SEC Consult have discovered a CSRF vulnerability in the OpenVPN Desktop
Client that can allow remote code execution.
Security researchers at SEC Consult have discovered a CSRF flaw in the OpenVPN Desktop client and promptly reported it to the company in May. OpenVPN Desktop
Client for its Access Server is an SSL VPN for a variety of platforms.
The vulnerability only affects Windows versions of the application.
“All Access Server
customers using the ‘Desktop Client’ app for Windows should upgrade
immediately to the OpenVPN Connect client. The ‘Desktop Client’ is
obsolete and is no longer maintained or available for download. This
client contains a CSRF (Cross Site Request Forgery) vulnerability that
can allow remote code execution by a malicious web site,”
“It is also bundled with an older
version of OpenSSL that has not received recent OpenSSL security
updates. This advisory only applies to the OpenVPN Access Server
‘Desktop Client’ app for Windows, and does not affect OpenVPN Connect,
Private Tunnel, or community builds of OpenVPN for Windows.” OpenVPN
reported in the advisory.
Consult have verified that vulnerabilities affect OpenVPN Access Server
“Desktop Client” version 1.5.6, which was the most recent version at the
time of discovery. Also, any other versions of the product are affected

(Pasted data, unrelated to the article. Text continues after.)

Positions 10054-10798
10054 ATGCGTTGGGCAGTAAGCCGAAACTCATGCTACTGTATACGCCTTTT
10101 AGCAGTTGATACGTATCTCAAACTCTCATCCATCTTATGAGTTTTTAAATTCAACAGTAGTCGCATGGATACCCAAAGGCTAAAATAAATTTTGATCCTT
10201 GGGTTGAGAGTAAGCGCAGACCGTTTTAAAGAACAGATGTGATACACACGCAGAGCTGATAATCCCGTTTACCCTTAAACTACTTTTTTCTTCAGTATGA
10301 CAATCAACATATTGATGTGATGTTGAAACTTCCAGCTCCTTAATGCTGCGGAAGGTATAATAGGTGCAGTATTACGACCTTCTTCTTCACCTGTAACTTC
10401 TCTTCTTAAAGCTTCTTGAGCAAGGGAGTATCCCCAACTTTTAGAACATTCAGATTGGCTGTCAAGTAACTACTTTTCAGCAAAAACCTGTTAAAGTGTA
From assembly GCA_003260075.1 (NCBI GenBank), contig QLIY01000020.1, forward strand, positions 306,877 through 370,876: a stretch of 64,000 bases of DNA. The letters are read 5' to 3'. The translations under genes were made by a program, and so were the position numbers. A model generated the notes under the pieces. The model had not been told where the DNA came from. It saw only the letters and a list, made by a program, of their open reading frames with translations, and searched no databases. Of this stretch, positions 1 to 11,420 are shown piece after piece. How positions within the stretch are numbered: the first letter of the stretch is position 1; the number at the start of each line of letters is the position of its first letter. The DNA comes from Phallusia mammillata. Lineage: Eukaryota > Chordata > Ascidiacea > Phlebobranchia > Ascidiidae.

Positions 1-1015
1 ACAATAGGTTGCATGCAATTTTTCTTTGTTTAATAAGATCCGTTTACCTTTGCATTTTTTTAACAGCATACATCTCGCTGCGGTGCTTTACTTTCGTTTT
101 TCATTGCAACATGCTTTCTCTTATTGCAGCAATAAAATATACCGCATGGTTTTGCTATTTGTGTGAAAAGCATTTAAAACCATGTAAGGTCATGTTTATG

by the flaw.
attackers can execute arbitrary code and execute other attacks on
computers with the OpenVPN Access Server “Desktop Client” installed.
Affected users should upgrade immediately to the OpenVPN Connect
client.” the SEC Consult advisory states.
The attacker has to trick the user, running a vulnerable version of OpenVPN, in to visit a malicious site.
OpenVPN Access Server ‘Desktop Client’ consists of two parts, a Windows
service that offers an XML-RPC API via a webserver on localhost and a GUI component that connects to this API,”“The XML-RPC API is vulnerable to Cross-Site Request Forgery (CSRF). Using the API commands an attacker can: unmask a victim (e.g. by
disconnecting an established VPN connection), perform MITM attacks (by
connecting the victim to an ‘evil’ VPN server), execute arbitrary code
with SYSTEM privileges (by adding a VPN profile that executes code).”
SEC Consult has provided a video proof of concept for the OpenVPN Access Server ‘Desktop Client’ vulnerability.